March 29, 2010

The Shroud, again

This spring marks a major milestone for those interested in the Shroud of Turin, in fact the ancient linen cloth—which, as everybody knows, is believed by many to be the winding cloth that covered the body of Jesus of Nazareth after his crucifixion—will be exhibited to the public for the first time in ten years from April 10th through May 23rd. This is an exceptional opportunity, since traditionally a public display of the Shroud occurs only once every 25 years.

Apart from the meaning of the event for “true believers,” however, as the Independent puts it, “In the age of Dan Brown and Da Vinci-mania the story of the Shroud is also the perfect potboiler, with something for everyone—including amused sceptics who’ll appreciate its cameos from the Knights Templar and even the Renaissance man himself.” But in this respect a great change has occurred since last year, when a new book was published, The Templars: The Secret History Revealed, by Barbara Frale, a researcher in the Vatican Secret Archives. The Vatican’s medieval specialist, in fact, brought to light a document in which Arnaut Sabbatier, a young Frenchman who entered the order of the Knights of the Temple in 1287, testified that as part of his initiation he was taken to “a secret place to which only the brothers of the Temple had access”. There he was shown “a long linen cloth on which was impressed the figure of a man” and instructed to venerate the image by kissing its feet three times—the Knights Templar, as it is well-known, had been accused of worshipping idols, in particular a “bearded figure,” called Baphomet, well, now we know, says Frale, that in reality the object they had secretly venerated was the Shroud!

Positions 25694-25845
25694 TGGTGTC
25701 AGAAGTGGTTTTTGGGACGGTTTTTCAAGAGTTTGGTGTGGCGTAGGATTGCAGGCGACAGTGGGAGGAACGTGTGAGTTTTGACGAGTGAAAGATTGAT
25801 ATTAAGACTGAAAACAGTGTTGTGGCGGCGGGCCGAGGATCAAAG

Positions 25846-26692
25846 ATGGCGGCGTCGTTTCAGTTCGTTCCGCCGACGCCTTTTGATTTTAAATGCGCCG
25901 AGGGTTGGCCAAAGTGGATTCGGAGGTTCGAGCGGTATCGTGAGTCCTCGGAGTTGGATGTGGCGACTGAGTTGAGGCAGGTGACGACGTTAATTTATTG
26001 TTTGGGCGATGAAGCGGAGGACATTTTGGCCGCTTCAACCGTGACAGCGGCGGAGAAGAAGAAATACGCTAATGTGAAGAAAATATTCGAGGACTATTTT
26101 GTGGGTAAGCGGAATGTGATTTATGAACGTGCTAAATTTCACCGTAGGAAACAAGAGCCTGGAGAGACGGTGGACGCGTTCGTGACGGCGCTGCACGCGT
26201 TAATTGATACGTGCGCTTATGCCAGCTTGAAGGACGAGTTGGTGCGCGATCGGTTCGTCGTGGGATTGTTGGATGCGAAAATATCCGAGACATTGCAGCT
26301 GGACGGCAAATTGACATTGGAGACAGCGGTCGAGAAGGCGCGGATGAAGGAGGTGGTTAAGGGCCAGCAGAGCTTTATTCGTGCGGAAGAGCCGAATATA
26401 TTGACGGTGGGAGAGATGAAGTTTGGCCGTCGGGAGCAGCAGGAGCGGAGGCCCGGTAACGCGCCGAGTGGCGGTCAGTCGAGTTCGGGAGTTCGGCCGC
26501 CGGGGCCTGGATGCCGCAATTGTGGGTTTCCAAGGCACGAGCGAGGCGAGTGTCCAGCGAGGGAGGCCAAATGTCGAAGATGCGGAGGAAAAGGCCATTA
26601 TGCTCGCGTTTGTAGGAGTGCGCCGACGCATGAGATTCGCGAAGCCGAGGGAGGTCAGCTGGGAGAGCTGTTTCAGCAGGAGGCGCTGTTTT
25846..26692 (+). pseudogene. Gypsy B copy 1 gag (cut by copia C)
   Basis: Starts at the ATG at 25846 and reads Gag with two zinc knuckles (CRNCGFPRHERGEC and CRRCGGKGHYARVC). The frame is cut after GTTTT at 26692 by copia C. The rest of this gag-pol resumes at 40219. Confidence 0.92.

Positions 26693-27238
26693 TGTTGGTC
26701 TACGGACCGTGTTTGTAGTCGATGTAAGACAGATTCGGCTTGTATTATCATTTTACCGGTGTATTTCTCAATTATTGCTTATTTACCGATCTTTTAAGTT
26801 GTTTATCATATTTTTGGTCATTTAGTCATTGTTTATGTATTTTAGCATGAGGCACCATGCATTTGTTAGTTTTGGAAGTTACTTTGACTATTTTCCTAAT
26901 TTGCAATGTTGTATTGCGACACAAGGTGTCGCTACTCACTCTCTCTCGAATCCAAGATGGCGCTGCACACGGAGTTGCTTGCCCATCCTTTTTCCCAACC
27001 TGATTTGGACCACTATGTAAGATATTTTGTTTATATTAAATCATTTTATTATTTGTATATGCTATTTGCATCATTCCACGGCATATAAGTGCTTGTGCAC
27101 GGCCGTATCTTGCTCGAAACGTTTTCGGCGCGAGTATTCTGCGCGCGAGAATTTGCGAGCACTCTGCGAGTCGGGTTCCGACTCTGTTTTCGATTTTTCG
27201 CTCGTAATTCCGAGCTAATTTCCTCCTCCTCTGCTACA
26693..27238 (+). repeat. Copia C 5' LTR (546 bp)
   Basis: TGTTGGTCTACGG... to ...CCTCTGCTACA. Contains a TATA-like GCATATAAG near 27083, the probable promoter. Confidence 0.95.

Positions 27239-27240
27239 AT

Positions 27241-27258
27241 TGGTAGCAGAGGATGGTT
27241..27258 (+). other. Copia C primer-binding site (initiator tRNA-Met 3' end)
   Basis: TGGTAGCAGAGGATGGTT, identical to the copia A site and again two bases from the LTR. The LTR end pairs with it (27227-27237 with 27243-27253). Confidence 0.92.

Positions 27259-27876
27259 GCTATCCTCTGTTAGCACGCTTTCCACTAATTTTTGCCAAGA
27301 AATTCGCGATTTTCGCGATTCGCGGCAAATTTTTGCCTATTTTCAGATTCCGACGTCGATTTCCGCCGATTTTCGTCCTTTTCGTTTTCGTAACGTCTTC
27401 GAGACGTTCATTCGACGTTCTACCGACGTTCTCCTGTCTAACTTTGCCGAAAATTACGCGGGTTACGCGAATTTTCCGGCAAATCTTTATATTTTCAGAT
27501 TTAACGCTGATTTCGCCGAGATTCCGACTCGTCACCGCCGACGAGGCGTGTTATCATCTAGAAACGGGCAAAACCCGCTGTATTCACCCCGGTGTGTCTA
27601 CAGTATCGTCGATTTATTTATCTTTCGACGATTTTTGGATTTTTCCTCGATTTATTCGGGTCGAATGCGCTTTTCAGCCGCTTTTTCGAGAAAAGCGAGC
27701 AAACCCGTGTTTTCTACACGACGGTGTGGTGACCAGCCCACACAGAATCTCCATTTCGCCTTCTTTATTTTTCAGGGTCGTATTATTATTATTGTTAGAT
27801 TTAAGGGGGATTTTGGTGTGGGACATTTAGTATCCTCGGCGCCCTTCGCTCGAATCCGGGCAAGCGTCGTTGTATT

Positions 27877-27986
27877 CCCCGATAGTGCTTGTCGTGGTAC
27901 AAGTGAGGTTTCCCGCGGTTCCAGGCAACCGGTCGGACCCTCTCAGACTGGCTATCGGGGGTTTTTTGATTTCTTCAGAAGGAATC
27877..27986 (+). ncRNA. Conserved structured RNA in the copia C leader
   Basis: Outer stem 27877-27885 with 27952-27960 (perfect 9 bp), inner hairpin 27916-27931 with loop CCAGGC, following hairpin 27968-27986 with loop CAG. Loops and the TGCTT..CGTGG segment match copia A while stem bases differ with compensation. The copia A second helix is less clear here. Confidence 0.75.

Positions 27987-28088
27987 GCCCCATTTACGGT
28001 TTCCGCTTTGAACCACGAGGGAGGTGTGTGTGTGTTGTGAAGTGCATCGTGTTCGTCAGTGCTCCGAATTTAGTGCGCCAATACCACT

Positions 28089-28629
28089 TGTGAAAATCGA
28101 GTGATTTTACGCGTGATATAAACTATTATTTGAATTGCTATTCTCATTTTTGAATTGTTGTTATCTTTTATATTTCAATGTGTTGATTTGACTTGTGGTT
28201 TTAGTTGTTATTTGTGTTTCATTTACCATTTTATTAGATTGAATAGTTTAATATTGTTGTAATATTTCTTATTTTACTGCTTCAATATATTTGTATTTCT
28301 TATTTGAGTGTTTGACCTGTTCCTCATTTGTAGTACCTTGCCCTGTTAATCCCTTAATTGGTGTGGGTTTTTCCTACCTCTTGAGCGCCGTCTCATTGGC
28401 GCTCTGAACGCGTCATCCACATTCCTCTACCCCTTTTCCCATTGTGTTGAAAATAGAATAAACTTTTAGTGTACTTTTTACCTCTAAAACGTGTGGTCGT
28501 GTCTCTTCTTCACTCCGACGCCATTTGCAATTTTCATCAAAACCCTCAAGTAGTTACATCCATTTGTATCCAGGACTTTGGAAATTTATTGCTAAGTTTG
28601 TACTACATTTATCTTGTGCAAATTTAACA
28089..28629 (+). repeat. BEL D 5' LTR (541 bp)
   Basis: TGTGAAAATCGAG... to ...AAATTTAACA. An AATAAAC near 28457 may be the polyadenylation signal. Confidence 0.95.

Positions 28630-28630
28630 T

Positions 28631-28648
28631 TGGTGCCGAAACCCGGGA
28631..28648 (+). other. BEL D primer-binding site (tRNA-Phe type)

Yet another reason why this whole affair shouldn’t be underestimated.

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